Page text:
Borrowed from ‘Dining In’, by Alison Roman, this is a great treat to have on hand in your fridge…and it’s makes as many as you wish, depending on size (for us it was 8 very healthy-sized flatbreads). I adjusted the directions only slightly (for me, because it’s so dry here), and I’m also quite certain the dough would be fine in the fridge for longer than a day – warm flatbread for weekday breakfast anyone? – enjoy!
Sour Cream Flatbread
2 1/4 t. active dry yeast AND 1 1/2 c. warm water
pinch of sugar
~4 c. flour, divided
1/3 c. sour cream
2 T. butter, melted
1 T. kosher salt
oil for cooking, grilling or baking
In a large bowl, dissolve the yeast in the warm water with the pinch of sugar. Using a sturdy wooden spoon or spatula, stir in about 3 cups of the flour, and combine until no large dry spots remain. Cover the bowl with plastic wrap and allow it to rest for about 10 minutes – you’re letting the flour hydrate.
Stir in the sour cream, butter and salt and then a half to one cup of flour more – start with a half cup! Mix well until all is well blended, you’re not kneading, you’re mixing, and this is where I found using one hand while turning the bowl with the other worked perfectly. Make sure everything is well mixed, add more flour only if it’s too wet. I have 2 large bowls so here’s where I lightly greased the new bowl, dropped in the dough, covered it in plastic wrap and let it sit for 2 hours. Make sure the dough is in a large bowl! It really rises! At the end of the 2 hours, punch it down, cover it up again and then you can play with the timing. If you’re making the breads the same day (as I did the first time), allow it to rise in a warm place for another hour (it will still get very large in an hour!), then put the dough in the fridge until you’re planning on cooking it – if you’re making the dough a day (or 2) ahead, definitely put it into the fridge after punching it down to slow the rising process.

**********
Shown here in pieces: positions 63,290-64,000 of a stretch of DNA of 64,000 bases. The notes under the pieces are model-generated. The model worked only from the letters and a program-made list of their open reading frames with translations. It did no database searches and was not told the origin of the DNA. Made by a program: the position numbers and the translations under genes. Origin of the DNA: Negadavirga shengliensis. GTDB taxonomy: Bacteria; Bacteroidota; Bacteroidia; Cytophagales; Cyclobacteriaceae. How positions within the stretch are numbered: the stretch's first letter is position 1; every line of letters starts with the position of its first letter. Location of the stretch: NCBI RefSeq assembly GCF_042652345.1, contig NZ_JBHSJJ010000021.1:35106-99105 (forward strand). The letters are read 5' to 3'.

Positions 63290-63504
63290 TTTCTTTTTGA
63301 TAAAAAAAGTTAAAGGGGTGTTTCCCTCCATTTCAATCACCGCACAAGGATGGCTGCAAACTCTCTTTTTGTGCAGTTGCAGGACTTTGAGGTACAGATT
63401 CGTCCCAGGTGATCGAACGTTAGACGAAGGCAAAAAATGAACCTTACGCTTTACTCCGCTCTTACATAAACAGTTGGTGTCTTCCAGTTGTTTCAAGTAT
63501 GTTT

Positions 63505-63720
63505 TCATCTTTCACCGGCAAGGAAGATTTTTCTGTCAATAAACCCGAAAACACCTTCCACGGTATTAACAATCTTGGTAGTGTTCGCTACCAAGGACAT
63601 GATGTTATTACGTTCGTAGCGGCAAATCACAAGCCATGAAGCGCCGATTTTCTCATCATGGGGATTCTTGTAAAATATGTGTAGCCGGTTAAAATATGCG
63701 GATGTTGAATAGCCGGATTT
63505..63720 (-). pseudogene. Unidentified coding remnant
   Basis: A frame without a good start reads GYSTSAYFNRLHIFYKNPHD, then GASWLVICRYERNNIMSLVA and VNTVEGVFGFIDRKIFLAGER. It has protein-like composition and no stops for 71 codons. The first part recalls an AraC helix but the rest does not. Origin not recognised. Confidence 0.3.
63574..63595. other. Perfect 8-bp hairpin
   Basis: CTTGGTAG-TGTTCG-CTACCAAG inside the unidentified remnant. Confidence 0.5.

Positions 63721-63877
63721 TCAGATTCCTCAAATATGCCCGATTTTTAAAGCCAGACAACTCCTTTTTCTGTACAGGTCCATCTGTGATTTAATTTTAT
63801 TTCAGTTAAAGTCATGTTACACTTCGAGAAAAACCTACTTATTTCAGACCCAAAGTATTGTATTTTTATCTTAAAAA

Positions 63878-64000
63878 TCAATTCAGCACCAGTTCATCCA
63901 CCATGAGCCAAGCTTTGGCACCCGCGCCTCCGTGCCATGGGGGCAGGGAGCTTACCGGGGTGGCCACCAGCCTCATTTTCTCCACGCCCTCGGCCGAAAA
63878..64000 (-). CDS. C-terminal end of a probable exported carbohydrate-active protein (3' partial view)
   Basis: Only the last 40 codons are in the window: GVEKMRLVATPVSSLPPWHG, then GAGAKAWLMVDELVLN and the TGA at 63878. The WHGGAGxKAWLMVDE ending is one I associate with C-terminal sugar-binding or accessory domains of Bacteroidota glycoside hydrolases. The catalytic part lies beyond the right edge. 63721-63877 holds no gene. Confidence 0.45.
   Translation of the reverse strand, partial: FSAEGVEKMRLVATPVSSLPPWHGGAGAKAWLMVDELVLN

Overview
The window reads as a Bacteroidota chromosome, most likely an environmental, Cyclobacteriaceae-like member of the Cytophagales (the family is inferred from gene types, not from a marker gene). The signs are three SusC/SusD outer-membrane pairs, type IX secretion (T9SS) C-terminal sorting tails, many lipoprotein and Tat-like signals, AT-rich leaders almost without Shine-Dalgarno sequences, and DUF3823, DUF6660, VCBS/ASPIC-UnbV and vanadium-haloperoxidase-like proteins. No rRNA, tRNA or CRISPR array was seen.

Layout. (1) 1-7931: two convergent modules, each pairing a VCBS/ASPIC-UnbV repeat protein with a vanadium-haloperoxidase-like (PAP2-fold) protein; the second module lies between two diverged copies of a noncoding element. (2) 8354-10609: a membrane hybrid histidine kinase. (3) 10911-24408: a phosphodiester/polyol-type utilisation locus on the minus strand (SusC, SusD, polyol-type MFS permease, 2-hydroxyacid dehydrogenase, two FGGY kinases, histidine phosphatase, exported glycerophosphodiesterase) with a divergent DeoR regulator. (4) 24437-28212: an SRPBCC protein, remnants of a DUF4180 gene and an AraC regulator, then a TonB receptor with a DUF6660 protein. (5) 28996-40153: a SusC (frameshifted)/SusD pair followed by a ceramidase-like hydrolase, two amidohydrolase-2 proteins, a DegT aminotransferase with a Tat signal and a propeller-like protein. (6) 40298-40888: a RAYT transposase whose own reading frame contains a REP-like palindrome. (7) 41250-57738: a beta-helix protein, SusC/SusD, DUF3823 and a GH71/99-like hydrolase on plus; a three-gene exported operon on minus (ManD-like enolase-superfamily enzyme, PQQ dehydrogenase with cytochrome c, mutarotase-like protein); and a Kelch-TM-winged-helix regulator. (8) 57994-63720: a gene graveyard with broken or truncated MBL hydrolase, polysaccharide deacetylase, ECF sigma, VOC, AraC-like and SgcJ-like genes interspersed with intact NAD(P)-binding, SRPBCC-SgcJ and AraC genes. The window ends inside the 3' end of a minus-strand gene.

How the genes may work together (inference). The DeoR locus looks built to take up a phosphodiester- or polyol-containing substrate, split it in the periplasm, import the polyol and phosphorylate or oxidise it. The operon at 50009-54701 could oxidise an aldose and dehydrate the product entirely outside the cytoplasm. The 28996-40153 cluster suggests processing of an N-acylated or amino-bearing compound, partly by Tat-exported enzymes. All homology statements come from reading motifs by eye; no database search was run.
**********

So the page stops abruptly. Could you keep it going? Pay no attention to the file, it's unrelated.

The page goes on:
The recipe suggests rolling out each piece on a lightly floured surface, but it also says that you want each piece as thin as possible and that using your hands to stretch it is recommended. So I turned this into a family affair and everyone had a go at hand-stretching a flatbread – this also works well since I only cooked one at a time. When you’re ready to cook/grill/bake, cut the cold dough into even-sized pieces – for us, that was 8 blobs. We used a cast-iron pan, but I will update if we try these in the oven or on the barbecue. Heat up a bit of oil in your cast-iron pan, and then working with one piece of dough at a time, lightly stretch it out over the backs of your hands and use your fingers to pinch and stretch the edges, allowing it to hang as you work your way around the dough piece and letting gravity give you a hand. Don’t over think this. You’re stretching a blob of dough (or rolling it out if you really want to), into a thin circle-like shape, preferably with no holes, and no matter how diligent you are every flatbread is going to look completely different after it’s cooked.
Drop the flatbread into your hot pan and cook for about 2 minutes per side until it’s bubbled, spotted and cooked through. Repeat with remaining dough blobs, and if you have a well seasoned cast-iron pan then you probably won’t need to add oil in between breads. Drizzle your ‘works of art’ with oil, butter, spices and eat as you wish – we liberally applied butter and freshly ground pepper and these were amazing with some really boring leftovers. The following day I cooked the last couple for a snack for the girls, and they were just as tasty after the dough sat in fridge for an extra day – there’s no excuse not to try these!